Two Irish American Congressmen have led the bipartisan effort in US Congress to urge Prime Minister Johnson to reverse the amnesty proposals for Troubles-era legacy issues.

More than 30 members of US Congress, on both sides of the aisle, have put their names to a letter issued to UK Prime Minister Boris Johnson urging him to reaffirm the UK’s commitment to the Stormont House Agreement and “reverse” the proposal to introduce amnesty for Troubles-era legacy issues.

Leading the efforts are Irish American Congressmen Brendan F. Boyle (PA-02) and Brian Fitzpatrick (PA-01). They were joined by House Foreign Affairs Committee Chairman Gregory Meeks, House Foreign Affairs Subcommittee on Europe Chairman William R. Keating, House Ways and Means Committee Chairman Richard Neal, and over 30 other Members of Congress from both parties.

According to a statement from Congressman Boyle, whose father is from Co Donegal, the bipartisan letter issued to UK Prime Minister Boris Johson calls on British Parliament to "reaffirm its commitment to the Stormont House Agreement and reverse its decision to introduce new legislation that would modify legacy laws and institute a ban on legacy inquests and prosecution of former soldiers who served in Northern Ireland during the ‘Troubles.’"

It comes after British Parliament announced this summer its plans to introduce legislation this fall that would mark an end to Troubles-related prosecutions. The proposed legislation, which would apply to former members of the security forces and to ex-paramilitaries, would essentially mark the end of future inquests and civil actions related to the conflict.

Boyle noted in his statement: “All five of Northern Ireland’s main political parties, along with the Irish government and numerous victims’ groups, have voiced strong opposition to this suggested blanket ban on prosecutions of Troubles-era offences.”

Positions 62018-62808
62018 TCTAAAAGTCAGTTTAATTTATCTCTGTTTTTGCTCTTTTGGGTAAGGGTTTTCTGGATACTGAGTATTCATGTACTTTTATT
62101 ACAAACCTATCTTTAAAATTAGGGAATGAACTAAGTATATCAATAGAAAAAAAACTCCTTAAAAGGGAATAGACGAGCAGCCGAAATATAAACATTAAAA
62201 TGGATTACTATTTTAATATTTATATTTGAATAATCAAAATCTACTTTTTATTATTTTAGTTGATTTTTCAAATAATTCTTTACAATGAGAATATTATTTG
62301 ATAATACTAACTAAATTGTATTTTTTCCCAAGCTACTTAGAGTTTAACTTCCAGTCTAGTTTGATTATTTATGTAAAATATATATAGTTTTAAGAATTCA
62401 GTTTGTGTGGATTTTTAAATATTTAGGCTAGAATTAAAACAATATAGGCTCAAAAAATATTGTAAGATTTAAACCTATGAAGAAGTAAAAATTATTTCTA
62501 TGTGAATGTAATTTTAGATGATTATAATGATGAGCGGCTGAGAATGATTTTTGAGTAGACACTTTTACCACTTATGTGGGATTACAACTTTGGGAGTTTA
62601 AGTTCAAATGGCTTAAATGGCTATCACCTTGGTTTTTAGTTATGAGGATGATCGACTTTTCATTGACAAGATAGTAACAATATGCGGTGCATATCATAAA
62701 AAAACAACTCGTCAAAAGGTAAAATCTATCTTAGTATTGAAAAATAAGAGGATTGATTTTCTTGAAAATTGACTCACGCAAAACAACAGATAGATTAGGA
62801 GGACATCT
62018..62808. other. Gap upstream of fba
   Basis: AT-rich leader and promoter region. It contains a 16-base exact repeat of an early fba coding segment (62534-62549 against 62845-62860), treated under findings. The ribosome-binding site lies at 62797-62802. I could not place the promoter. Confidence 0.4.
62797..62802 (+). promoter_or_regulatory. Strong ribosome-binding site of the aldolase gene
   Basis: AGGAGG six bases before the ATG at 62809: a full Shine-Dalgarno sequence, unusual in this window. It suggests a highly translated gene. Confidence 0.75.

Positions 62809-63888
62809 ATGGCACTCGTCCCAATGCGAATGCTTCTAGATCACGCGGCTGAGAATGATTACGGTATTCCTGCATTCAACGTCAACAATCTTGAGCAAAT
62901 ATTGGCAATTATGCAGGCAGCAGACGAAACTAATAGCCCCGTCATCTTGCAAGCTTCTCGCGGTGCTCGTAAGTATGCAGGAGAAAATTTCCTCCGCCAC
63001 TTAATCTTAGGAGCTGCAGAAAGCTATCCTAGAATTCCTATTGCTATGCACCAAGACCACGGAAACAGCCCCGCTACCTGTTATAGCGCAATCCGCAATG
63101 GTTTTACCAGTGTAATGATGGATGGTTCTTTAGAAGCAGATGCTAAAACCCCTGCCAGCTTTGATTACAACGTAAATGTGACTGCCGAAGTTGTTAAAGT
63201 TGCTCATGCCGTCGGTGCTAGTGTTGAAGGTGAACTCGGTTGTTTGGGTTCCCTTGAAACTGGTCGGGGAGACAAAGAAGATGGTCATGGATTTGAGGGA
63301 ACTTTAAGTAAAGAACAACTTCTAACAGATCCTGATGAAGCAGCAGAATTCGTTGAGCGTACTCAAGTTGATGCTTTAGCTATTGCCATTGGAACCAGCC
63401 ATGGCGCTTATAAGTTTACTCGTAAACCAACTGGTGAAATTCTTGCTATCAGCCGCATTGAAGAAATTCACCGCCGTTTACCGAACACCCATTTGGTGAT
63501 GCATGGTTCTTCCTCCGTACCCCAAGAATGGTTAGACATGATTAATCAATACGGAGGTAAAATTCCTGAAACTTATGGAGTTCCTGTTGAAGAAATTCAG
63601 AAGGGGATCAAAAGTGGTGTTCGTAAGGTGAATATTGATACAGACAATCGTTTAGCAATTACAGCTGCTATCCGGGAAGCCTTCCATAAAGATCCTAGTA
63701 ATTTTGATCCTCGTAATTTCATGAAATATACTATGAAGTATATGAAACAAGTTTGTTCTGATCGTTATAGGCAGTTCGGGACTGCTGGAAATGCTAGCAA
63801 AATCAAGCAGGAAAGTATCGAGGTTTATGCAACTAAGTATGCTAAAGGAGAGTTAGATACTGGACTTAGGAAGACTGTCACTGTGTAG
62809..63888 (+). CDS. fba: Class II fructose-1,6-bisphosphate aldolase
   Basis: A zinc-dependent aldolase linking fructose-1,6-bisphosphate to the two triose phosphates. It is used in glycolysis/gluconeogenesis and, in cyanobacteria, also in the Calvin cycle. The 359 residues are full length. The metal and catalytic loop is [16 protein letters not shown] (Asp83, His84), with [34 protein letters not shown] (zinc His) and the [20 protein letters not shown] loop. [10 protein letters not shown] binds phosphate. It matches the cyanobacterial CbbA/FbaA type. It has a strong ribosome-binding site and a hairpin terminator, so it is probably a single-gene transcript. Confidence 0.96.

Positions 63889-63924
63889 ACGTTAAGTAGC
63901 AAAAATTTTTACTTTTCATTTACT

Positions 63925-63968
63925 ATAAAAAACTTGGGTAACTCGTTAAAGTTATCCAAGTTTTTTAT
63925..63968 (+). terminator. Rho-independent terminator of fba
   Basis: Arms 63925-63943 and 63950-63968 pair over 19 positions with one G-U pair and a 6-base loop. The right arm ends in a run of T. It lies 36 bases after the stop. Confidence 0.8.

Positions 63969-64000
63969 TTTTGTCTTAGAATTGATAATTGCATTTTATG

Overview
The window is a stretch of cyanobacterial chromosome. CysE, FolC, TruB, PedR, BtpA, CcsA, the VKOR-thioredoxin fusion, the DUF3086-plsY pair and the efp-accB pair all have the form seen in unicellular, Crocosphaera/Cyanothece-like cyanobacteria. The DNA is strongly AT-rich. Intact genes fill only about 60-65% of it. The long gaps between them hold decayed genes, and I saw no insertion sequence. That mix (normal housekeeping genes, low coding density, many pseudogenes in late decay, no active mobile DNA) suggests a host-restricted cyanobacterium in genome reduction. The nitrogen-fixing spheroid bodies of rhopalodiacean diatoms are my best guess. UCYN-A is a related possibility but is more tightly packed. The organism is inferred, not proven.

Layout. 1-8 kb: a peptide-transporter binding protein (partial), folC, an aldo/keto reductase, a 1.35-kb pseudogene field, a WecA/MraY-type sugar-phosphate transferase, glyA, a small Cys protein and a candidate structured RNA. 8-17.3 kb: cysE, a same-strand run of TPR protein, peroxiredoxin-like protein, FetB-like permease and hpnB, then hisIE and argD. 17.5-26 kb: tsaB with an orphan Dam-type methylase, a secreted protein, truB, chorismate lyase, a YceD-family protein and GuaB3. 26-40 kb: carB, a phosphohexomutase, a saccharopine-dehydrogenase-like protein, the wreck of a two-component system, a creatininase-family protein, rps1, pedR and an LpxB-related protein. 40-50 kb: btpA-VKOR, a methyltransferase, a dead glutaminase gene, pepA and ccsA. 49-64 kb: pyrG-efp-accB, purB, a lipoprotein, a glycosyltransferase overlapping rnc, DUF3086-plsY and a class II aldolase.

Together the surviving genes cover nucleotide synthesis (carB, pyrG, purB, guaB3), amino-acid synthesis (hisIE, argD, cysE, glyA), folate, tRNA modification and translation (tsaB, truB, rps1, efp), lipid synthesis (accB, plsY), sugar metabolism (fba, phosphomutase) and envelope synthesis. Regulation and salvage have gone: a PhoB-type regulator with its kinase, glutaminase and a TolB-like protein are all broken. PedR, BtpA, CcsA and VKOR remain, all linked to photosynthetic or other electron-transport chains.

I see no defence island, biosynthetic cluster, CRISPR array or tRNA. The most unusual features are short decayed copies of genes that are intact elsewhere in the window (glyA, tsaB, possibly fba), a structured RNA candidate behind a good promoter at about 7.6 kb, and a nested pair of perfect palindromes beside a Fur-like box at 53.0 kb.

The letter issued to Johnson says in part: "To be clear, we strongly disapprove of these proposals. We believe that they would not only prevent a pathway to justice, but that they would also strip these families of their legal rights protected under European Law and the Good Friday Agreement."

It adds: "We are concerned that these proposed legacy laws would strain the British-Irish relationship and cement widespread feelings that justice is again being denied."

The letter concludes: "We urge you to reexamine these proposals, reverse the decision, and reaffirm your commitment to the Stormont House Agreement."

Congressman Boyle said: “It is deeply disturbing to learn that British Parliament is planning on reneging on its commitment to the Stormont House Agreement.

“Such a move would not only prevent a pathway to justice for the bereaved of the conflict, but would also strip families of their legal rights protected under European Law and the Good Friday Agreement. To this day, nearly 1,700 conflict-related cases still await investigation.”

Elsewhere on Thursday, US Speaker of the House Nancy Pelosi met with UK Prime Minister Boris Johnson in London. After their meeting, Pelosi issued a statement which said in part: "Respectful of the will of the British people and Brexit, I reiterated the strong bipartisan support that the Good Friday Accords continue to enjoy in the United States Congress and our hope that the ongoing negotiations will yield a positive outcome that recognizes this landmark agreement."

The bipartisan letter from Members of Congress comes not long after the Ad Hoc Committee to Protect the Good Friday Agreement, a bipartisan committee of over 50 American experts dedicated to protecting the Good Friday Agreement and maintaining an open border on the island of Ireland, issued its own letter to Prime Minister Johnson warning of repercussions.

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